Route 14: Staglieno cemetery

The famous Staglieno Cemetry have inspired the works of artists and philosophers over the centuries
Cimitero Staglieno, foto Manzoli

From Borgo degli Incrociati (connect to route 8), close to the Brignole train station, take the bus (either number 12 or 14) to reach the Cimitero Monumentale di Staglieno (Staglieno Cemetery) and venture into the heart of Val Bisagno, the valley from which the name of the river flowing from the Scoffera Pass was derived. This territory used to be studded with terraces and vegetable gardens. With the administrative annexations of 1874, the autonomous Marassi and Staglieno neighbourhoods (today known as Bassa – “Lower” – Val Bisagno) were turned into urban areas due to the city’s unstoppable expansion. Molassana and Struppa (today Alta – “Upper” – Val Bisagno) also became part of Greater Genoa in 1926. However, the definitive transformation of this countryside area took place in the twenty years stretching from the  Fifties to the Seventies, when the population inhabiting the lower section of the valley increased exponentially as a consequence of ruthless real estate speculation (its “sister” valley, Val Polcevera, was faced with the same destiny).

Val Bisagno, Marassi

Nevertheless, traces of a past which seems now very distant resist among the numerous buildings. For instance, the area of the ancient Staglieno church and the rural village of San Pantaleo (you can visit it starting right from the cemetery square).

A few stops after the Luigi Ferraris Stadium, you can find the famous Staglieno Cemetery, one of Europe’s largest cemeteries. Its monumental galleries have inspired the works and stories of artists and philosophers over the centuries (here you can book guided tours).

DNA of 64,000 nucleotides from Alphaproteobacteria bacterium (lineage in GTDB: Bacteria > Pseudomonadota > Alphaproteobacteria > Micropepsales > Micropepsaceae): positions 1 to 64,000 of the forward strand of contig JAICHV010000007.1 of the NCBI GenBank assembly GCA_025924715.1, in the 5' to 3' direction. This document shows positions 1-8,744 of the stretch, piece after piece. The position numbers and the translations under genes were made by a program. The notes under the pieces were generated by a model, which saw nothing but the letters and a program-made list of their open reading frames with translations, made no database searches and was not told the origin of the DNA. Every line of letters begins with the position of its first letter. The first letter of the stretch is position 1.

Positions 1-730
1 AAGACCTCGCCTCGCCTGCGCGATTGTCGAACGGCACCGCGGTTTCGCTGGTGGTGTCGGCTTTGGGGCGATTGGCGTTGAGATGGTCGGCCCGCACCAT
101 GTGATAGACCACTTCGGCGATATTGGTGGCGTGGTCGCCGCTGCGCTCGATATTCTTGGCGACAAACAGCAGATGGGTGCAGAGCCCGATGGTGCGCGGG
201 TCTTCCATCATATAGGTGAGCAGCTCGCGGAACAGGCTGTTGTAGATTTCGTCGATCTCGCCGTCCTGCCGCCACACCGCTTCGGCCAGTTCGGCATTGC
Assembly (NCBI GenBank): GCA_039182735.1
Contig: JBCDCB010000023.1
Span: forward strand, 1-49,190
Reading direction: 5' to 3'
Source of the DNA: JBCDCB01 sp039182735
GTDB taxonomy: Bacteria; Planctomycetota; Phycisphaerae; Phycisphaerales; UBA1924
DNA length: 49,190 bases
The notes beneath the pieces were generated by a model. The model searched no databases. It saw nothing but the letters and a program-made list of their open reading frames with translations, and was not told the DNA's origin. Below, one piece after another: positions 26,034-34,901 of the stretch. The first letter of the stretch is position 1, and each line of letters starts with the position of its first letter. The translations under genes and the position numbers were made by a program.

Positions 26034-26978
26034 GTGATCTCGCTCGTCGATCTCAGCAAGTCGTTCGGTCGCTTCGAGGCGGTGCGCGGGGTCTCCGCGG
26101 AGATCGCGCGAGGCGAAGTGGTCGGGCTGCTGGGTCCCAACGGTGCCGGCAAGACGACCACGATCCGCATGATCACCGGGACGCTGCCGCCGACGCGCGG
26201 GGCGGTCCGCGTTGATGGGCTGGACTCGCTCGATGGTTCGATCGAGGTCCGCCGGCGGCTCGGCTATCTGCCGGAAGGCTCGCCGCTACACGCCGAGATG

From the square in front of the cemetery you can follow the road to S. Antonino and after a while you can take the creuza (a Genoese word more or less equivalent to “mule track”, translator’s note) leading to via San Pantaleo. Once you get past the S. Antonino church, which was mentioned in 1311 for the first time, the road among small houses will become steep and somewhat poetic, with children playing in the street and vegetable gardens beyond the gates. But the idyllic view will be spoilt when, once you have got past the Genova-Casella railway, you get to the abandoned San Pantaleo church. Dating back to 1451, the church has been forgotten for years in that cold corner of the world.

Now you can get to via Carso (connect to route 7) or go back to the cemetery and reach the San Gottardo district on foot by taking salita alla Chiesa di Staglieno (the first section of the path is in bad conditions) at via delle Gavette, then salita Chiappa di Struppa. You will be walking along Genoa’s historic aqueduct. You will be in via Lodi, the in via Piacenza.

From this place, if you have a car, you can start driving and devote one day to the discovery of Val Trebbia.

[Cimitero di Staglieno, photo by Roberto Manzoli]

Translated by Daniele Canepa

Things to see in Genoa